Rock journalists have a habit of bending a band’s history into a Behind the Music-style template. Said band struggles through a few years of obscurity. Said band releases an album that catapults them into superstardom. Huge tours, massive amounts of drugs and internal arguments, combined with the inability to cope with newfound fame begin to corrode said band. And if the lead singer of said band band is famously standoffish to the press, and the follow-up album either contains no discernible hits or challenges listener expectations, the album is written off as a “career suicide” album.
Pulp’s This Is Hardcore quickly joined Faith No More’s Angel Dust and Nirvana’s In Utero as a perceived career suicide album upon its release. It certainly fit the career suicide mold: The album didn’t contain any instantaneously appealing songs like their previous album Different Class, the band was going through some heavy internal conflict and lead singer Jarvis Cocker opted to jet to New York to decompress over the holidays. Alone. Around this time, longtime Pulp guitarist/violinist Russell Senior left the band.
Down a longtime bandmember and in full isolation mode, Cocker could have easily written an album about what an utter bitch fame was. But just as he was able to strike a universal chord with the class warfare call to arms classics “Miss Shapes” and “Common People”, Jarvis tackled something even scarier than fame backlash: the inevitable acceleration of middle age.
In the opening song “The Fear”, Cocker sings about panic attacks and general unease. In one of his most hilarious double-meanings put to song, Cocker laments “you can’t get anyone to come in the sack”. People who mock the geezers at live shows may well pay attention to “Help the Aged”, specifically the line “If you look very hard behind those lines upon your face, you may see where you are headed and it’s such a lonely place.” It’s appropriate to point out that the most upbeat song on This Is Hardcore, “Party Hard”, feels like an obligatory tacked-on number. Still, it strangely fits into the album’s overall tone.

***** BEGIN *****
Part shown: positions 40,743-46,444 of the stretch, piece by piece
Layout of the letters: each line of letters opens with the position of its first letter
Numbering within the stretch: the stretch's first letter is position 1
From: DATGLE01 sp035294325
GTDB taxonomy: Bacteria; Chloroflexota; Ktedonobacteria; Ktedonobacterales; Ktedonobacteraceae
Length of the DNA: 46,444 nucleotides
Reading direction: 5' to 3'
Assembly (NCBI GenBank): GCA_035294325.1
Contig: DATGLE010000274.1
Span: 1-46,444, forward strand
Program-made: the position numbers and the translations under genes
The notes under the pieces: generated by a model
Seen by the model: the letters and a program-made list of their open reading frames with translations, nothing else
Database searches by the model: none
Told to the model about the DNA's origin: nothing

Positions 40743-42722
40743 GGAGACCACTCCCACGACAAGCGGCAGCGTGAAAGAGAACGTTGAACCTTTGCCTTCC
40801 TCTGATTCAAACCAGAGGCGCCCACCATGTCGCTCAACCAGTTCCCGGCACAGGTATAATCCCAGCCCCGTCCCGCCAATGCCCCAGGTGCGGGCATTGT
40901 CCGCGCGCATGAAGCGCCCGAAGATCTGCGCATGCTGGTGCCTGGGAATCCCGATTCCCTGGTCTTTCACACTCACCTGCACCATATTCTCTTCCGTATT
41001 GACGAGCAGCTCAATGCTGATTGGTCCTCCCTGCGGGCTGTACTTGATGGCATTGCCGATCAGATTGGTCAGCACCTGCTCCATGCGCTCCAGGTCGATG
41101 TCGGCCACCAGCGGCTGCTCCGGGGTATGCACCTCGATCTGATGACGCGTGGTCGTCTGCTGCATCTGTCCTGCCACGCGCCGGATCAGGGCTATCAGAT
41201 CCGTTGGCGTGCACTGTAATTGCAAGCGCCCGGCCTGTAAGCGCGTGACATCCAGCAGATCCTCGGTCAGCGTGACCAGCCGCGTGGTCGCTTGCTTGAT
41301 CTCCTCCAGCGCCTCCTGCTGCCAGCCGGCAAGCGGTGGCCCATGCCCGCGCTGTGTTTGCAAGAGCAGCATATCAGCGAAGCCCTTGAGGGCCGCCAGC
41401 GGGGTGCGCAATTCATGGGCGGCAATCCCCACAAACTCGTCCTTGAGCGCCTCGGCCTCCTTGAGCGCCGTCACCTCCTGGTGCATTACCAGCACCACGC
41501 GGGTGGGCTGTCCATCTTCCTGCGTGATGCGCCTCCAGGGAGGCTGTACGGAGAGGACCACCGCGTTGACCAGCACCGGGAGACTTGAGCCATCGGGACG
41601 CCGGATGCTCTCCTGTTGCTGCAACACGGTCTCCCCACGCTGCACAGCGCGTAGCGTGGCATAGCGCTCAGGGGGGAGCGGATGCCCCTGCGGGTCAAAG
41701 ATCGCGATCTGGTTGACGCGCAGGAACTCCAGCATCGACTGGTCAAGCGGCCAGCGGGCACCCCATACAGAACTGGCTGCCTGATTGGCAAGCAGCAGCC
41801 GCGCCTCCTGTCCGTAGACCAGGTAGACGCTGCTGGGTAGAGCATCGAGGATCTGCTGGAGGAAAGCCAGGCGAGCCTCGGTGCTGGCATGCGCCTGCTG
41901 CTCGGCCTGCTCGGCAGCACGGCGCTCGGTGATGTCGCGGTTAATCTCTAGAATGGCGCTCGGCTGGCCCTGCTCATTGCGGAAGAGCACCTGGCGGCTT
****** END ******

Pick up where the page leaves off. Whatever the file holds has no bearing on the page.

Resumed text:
If the downbeat subject matter was the stuff of career suicide albums, that didn’t stop the band from creating some of its strongest songs. True, many songs did not sink in until the fifth or sixth listen, but there was still enough stuff to bring listeners back. Guitarist Mark Webber manages to seamlessly weave through baroque pop arrangements (“A Little Soul”) to ripping guitar rock (check out the end of “Glory Days”). Drummer Nick Banks kicks huge holes into the cinematic closer “The Day After Tomorrow” and keyboardist Candidia Doyle gives a nice touch of noir to “Seductive Barry”.
Many of the lush arrangements that were thought to be too arty or abstract in 1998 on This is Hardcore are now fairly common in music, thanks to artists like Sufjan Stevens and St. Vincent. If the music may have been ahead of its time, the video for the title track was certainly a revelation. Nearly a decade before the empty excesses of ‘60s suburbia were on display in Mad Men, the same outfits, stage sets and characters were on display in Pulp’s video.
One naïve reason why This Is Hardcore may not have received its due in the late ‘90s (even though the album was nominated for a Mercury Prize, it was still considered a commercial disappointment), may be because some of the music critics were still partying in their 20s. Now, saddled with mortgages, love handles and even phrases like “I’d love to catch that show, but it’s a weeknight” or “I just can’t drink like I used to anymore” coming up more and more in their vocabulary, some of the “realness” of This Is Hardcore may finally be settling in for some former detractors.
In the liner notes of the 2006 remastered version, Cocker described the album as “prickly” and “difficult”. He even goes as far as to say the album is the sound of failure, but with a wink, he concludes “…but it’s the most successful rendition of the sound of failure ever put to tape. So there.” It may be a downer, but with songs as uplifting as “Sylvia” and “Glory Days”, the album could hardly be described as an attempt to throw Pulp-come-lately fans off the bandwagon. After wrestling for nearly 50 minutes with panic attacks, failed fatherhood and wet dishes, Cocker crosses off a laundry list of insecurities at the end of “The Day After the Revolution”. Perfection, guilt, “the fear”, Sheffield, men, women, cholesterol—all over. The song, and album takes you through the nightmares of growing into adulthood, but the music gives you plenty of incentive to wade through the inevitable. Far from a career suicide, This Is Hardcore is the band at its most life-affirming.
We all know how critical it is to keep independent voices alive and strong online. Please consider a donation to support our work as an independent publisher devoted to the arts and humanities. Your donation will help PopMatters stay viable through these changing and challenging times where advertising no longer covers our costs. We need your help to keep PopMatters publishing. Thank you.